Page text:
Further Big Chiefs were appointed in the 1980s as interest began to wane in the I-Spy phenomenon. The final post-holder was the celebrated naturalist David Bellamy, but all the Red Indian trappings had by then become a thing of the past.
Our world has changed rapidly since the Second World War. You may be able to track down some of the early I-Spy books, but to complete them nowadays would be an almost impossible challenge. You may spot the odd 'Alvis TB 21 Sport Roadster' at a vintage car rally, but you'll never now see 'a policeman on point duty directing traffic'. Similarly, the village blacksmith is a distant memory, as the village post office will be in a few years' time. Still, the books provide a fascinating record of everyday life at one period in our recent history.
The I-Spy phenomenon emerged from a post-war era of austerity and rationing. In the absence of television, computer games, pop music and disposable income, perhaps it was only natural that children would make entertainment by observing the world around them. The books, although designed by an educationalist, were entirely ex-curricular and marketed as good, clean, competitive fun. Nerdy fun, certainly, but fun nonetheless.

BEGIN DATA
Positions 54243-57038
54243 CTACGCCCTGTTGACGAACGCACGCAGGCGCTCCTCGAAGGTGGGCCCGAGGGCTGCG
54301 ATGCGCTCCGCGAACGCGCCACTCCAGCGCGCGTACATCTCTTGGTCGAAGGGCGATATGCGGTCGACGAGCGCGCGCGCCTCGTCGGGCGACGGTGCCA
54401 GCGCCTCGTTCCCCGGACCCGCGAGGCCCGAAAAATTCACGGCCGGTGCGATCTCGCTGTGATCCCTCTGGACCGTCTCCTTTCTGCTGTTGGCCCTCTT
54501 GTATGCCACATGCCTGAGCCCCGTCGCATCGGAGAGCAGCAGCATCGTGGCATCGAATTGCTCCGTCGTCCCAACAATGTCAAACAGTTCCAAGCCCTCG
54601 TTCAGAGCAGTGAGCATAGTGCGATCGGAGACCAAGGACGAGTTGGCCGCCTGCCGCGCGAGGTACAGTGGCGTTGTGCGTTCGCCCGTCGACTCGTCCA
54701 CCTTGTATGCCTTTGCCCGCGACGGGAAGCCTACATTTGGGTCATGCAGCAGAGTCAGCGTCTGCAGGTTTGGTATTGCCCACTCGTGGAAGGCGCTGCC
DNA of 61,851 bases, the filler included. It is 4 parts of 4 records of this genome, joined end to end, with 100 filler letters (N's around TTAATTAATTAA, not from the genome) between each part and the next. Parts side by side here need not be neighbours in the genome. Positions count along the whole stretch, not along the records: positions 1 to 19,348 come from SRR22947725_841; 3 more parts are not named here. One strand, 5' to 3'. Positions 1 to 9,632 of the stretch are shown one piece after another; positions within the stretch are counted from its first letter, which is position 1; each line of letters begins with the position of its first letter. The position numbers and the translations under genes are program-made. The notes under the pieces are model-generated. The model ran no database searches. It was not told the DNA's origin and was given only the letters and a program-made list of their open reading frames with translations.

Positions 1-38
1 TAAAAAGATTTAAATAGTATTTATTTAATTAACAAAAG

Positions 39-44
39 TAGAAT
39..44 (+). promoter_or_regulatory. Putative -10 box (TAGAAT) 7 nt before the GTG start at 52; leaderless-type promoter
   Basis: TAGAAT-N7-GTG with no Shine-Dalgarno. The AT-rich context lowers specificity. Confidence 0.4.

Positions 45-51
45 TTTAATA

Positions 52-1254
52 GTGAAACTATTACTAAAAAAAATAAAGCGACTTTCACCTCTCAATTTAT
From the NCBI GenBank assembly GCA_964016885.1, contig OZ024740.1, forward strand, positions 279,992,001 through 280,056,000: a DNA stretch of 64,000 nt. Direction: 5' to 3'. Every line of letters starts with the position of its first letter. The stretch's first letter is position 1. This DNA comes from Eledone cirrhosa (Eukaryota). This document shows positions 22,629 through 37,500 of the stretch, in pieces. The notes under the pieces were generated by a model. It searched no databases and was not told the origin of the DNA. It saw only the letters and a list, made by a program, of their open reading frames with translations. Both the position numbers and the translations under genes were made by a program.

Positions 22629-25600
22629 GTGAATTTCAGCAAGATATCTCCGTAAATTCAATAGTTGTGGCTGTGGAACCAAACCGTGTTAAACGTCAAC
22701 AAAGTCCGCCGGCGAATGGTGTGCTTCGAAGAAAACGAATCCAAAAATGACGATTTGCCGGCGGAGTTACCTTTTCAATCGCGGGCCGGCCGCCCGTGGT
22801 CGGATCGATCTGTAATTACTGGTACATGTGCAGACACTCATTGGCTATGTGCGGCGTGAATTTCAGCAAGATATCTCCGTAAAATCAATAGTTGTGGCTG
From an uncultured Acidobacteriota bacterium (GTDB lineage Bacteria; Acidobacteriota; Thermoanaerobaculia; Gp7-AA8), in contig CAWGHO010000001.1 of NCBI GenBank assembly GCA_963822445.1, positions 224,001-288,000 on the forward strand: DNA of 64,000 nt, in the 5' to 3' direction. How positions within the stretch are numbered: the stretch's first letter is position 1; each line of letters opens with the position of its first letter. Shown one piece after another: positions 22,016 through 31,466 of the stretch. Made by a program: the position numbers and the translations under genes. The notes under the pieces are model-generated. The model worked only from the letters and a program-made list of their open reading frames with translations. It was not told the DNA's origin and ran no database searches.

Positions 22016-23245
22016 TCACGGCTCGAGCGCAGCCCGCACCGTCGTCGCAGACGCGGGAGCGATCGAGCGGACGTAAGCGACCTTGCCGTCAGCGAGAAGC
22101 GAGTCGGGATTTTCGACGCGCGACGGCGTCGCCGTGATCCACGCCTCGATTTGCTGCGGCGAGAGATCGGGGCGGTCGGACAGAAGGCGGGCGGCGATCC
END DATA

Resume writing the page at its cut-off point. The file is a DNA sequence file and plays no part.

We'll finish with a few memories from h2g2's own little Redskins:
I seem to remember there being some sort of pledge when you joined the club. On the certificate there was a thumbnail image of 'Big Chief I-Spy', and you were supposed to put your finger on it and recite some pledge of allegiance to the tribe in the presence of a parent.
My younger brother and myself used to collect these. I well remember our first one, It was 'I-Spy Car Badges'. We lived near Walton Heath Golf Club, and all but filled up the book by prowling around the Jags, Mercedes, Aston Martins, etc parked in the car park.
I remember thinking how astonishingly difficult it all seemed. I had 'I-Spy Birds', for example - you would get five points for a robin, fifty for a peregrine falcon - where was I going to see a falcon in a dormitory town outside Bristol?
I was a member of the I-Spy Club, providing me with the only valid reason I will ever have to buy and/or read the Daily Mail.